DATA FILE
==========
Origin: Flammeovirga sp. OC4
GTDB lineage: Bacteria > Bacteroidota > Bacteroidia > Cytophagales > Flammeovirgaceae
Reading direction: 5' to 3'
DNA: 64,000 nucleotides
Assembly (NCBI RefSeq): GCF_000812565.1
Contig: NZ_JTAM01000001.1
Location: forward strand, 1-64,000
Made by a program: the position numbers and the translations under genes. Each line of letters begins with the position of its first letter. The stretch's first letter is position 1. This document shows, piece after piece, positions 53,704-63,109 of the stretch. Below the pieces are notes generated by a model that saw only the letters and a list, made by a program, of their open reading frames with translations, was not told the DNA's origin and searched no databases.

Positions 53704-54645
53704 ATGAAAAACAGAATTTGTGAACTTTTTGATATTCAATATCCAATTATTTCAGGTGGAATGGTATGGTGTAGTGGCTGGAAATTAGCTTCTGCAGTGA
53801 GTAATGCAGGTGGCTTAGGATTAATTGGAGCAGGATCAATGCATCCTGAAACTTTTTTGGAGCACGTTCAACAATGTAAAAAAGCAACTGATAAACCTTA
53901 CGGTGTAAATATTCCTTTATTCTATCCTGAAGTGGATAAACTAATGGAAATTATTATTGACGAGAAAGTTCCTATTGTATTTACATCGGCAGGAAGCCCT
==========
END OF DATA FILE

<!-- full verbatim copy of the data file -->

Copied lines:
Origin: Flammeovirga sp. OC4
GTDB lineage: Bacteria > Bacteroidota > Bacteroidia > Cytophagales > Flammeovirgaceae
Reading direction: 5' to 3'
DNA: 64,000 nucleotides
Assembly (NCBI RefSeq): GCF_000812565.1
Contig: NZ_JTAM01000001.1
Location: forward strand, 1-64,000
Made by a program: the position numbers and the translations under genes. Each line of letters begins with the position of its first letter. The stretch's first letter is position 1. This document shows, piece after piece, positions 53,704-63,109 of the stretch. Below the pieces are notes generated by a model that saw only the letters and a list, made by a program, of their open reading frames with translations, was not told the DNA's origin and searched no databases.

Positions 53704-54645
53704 ATGAAAAACAGAATTTGTGAACTTTTTGATATTCAATATCCAATTATTTCAGGTGGAATGGTATGGTGTAGTGGCTGGAAATTAGCTTCTGCAGTGA
53801 GTAATGCAGGTGGCTTAGGATTAATTGGAGCAGGATCAATGCATCCTGAAACTTTTTTGGAGCACGTTCAACAATGTAAAAAAGCAACTGATAAACCTTA
53901 CGGTGTAAATATTCCTTTATTCTATCCTGAAGTGGATAAACTAATGGAAATTATTATTGACGAGAAAGTTCCTATTGTATTTACATCGGCAGGAAGCCCT